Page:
Opera House

Christmas is unimaginable to many Europeans without the Nutcracker, and this includes Hungarians. It’s haunting music has become synonymous with Christmas, and even people who otherwise never go to a ballet or the theater are likely to have seen this one several times, it has become such a holiday tradition in Budapest.

The Opera House

The Opera house was opened in 1884, and has been a very important cultural establishment ever since. Giving a home and a base in Budapest to artists helped propel Budapest as one of the European capitals of the Arts.

The building is an architectural wonder, the size and acoustics are completely unique, it is a place that should be visited by any musical connoisseur. Sporting some of the oldest exteriors and interiors in Budapest, it feels a little bit like time travel to go into the huge marble building and see the enormous height of the main dome from the inside, with the huge velvet drapes and gargantuan chandeliers hanging down, and the warmth of the little café underneath it.

nutcracker Nutcracker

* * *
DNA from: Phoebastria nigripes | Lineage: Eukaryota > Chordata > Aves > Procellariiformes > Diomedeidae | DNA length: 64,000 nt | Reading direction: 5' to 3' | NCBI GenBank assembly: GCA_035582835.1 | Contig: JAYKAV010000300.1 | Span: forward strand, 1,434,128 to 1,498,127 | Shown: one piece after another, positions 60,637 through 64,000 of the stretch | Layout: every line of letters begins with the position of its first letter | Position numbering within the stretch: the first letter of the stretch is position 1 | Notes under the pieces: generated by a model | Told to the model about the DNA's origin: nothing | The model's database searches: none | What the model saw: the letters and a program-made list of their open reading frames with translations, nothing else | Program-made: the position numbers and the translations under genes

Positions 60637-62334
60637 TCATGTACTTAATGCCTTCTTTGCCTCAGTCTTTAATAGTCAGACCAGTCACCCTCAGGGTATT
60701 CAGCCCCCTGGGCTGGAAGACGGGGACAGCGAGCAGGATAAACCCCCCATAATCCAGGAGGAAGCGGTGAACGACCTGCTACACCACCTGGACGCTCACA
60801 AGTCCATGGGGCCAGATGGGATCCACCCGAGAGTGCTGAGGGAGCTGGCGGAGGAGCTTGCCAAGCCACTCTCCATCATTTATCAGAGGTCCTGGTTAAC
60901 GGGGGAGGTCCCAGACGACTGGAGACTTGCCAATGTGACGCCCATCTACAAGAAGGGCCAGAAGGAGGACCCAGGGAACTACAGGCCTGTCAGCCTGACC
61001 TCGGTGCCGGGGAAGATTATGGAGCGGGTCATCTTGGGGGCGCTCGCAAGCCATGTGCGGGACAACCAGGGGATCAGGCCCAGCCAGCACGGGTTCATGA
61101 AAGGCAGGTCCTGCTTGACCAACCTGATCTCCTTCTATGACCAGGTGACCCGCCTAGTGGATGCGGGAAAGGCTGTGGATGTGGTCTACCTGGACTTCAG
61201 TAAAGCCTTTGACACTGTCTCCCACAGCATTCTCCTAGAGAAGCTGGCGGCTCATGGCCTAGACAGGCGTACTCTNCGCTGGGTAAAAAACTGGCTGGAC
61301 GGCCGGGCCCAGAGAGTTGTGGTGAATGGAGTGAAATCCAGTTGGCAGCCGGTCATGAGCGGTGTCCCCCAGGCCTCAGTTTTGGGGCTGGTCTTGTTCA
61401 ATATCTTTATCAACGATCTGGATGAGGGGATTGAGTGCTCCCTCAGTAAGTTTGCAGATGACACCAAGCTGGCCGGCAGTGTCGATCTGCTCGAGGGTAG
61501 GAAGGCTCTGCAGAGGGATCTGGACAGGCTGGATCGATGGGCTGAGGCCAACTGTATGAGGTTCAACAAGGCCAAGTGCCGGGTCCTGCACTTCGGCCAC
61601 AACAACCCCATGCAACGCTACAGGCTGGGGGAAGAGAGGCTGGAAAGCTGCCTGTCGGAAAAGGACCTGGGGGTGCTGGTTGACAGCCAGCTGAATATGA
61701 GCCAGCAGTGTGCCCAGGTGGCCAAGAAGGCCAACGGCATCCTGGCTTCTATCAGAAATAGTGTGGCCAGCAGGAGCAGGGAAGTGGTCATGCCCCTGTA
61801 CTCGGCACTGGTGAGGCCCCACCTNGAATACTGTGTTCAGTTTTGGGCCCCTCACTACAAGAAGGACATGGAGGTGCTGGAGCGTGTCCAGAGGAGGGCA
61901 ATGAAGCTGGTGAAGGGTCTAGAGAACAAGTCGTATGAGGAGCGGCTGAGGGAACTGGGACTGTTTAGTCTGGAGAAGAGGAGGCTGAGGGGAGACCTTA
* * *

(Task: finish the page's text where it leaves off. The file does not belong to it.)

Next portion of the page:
The Event

The Nutcracker will be playing in the Opera House all throughout December. The last show will be on the 30th, and that one is always considered to be the best one, but it’s a good idea to get a ticket well in advance, as most shows tend to sell out pretty quickly. The Nutcracker will be on almost everyday in December, and you can see the dates still available here.

The version that will be on can be called classical in every sense of the word. Staying true to the original set designs laid down by the tragically short lived Oláh Gusztáv who died in 1956, and with the original choreography from Vasiliy Vajnonen, the Nutcracker will bring an atmosphere of the Budapest of old, the interwar period, a period full of Nostalgia and longing among the locals.


You can buy tickets at the Opera or online at their website. If you decide to go and buy them in person, they are only open after 11 am, and are never open on Sunday. Tickets are also sold at selected ticket booths, like the one near Oktogon, or the very large, conspicuous rectangle near the tram stop at Nyugati pályaudvar. There are many different kinds of tickets, and the price can vary significantly based on where you sit, so it is best to see for oneself on the Opera’s website.

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